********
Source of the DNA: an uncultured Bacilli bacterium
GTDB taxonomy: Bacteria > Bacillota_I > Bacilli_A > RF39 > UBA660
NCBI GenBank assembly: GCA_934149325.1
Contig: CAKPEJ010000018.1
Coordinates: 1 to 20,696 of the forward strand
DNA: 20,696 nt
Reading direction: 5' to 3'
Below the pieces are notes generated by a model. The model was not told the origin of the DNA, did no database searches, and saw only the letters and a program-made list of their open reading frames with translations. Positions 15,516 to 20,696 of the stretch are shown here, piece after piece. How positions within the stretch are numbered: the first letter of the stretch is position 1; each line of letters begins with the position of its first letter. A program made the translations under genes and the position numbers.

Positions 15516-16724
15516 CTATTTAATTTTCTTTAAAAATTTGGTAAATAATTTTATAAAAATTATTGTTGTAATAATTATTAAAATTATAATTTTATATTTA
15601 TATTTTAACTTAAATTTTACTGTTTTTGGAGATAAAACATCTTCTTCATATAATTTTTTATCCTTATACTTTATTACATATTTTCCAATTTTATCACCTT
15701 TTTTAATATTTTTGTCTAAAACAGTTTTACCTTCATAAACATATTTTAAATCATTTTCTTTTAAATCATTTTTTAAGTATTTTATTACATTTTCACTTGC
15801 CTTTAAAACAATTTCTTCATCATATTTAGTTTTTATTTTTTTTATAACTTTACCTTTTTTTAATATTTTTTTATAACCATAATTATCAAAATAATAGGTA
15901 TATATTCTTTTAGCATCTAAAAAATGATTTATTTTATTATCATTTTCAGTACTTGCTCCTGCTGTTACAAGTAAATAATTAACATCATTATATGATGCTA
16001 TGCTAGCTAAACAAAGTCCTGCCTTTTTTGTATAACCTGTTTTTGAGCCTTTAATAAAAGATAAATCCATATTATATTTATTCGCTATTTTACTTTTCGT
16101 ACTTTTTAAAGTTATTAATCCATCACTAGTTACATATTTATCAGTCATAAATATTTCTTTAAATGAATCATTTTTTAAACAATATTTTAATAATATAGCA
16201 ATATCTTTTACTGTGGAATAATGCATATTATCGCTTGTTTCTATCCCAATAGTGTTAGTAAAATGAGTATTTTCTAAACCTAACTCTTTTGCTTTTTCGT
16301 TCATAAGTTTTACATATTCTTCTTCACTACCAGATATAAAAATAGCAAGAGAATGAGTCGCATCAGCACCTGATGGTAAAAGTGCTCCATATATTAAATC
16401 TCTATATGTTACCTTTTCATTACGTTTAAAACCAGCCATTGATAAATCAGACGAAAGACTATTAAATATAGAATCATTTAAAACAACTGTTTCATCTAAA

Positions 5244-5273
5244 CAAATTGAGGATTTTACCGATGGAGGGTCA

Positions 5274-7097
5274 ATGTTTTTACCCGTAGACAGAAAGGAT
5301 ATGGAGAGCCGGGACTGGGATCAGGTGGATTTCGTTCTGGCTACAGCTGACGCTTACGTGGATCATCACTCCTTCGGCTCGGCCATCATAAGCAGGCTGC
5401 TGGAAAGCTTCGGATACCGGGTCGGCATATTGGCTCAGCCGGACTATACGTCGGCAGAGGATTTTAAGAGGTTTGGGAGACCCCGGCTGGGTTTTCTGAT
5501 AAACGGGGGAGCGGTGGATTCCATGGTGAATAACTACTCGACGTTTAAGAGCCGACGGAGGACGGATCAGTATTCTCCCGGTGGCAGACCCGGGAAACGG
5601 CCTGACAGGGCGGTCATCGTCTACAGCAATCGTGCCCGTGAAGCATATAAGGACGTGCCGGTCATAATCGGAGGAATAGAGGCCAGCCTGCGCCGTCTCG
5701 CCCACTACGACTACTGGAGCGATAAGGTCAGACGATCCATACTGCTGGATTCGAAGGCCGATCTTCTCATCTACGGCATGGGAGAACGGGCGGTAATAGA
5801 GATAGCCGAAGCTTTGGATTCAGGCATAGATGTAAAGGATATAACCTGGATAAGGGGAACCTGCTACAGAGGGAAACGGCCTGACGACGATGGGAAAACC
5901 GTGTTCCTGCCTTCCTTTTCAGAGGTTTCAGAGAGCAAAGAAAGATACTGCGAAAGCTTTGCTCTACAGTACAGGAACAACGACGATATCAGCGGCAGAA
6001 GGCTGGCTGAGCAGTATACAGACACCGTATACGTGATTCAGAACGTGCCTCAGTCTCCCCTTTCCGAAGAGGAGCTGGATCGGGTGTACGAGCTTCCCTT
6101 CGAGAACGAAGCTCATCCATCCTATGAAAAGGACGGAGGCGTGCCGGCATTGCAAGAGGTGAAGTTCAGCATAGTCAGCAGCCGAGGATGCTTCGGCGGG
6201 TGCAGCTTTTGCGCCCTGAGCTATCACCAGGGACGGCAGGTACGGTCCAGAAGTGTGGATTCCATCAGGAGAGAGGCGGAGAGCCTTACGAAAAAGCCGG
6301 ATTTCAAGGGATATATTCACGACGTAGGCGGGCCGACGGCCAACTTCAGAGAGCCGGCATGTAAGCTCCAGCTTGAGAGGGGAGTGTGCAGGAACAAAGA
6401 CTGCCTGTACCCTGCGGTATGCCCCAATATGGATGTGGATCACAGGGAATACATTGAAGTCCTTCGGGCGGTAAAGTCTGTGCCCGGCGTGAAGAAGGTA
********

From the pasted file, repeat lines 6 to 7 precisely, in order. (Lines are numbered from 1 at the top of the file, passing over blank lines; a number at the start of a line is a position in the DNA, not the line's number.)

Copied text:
DNA: 20,696 nt
Reading direction: 5' to 3'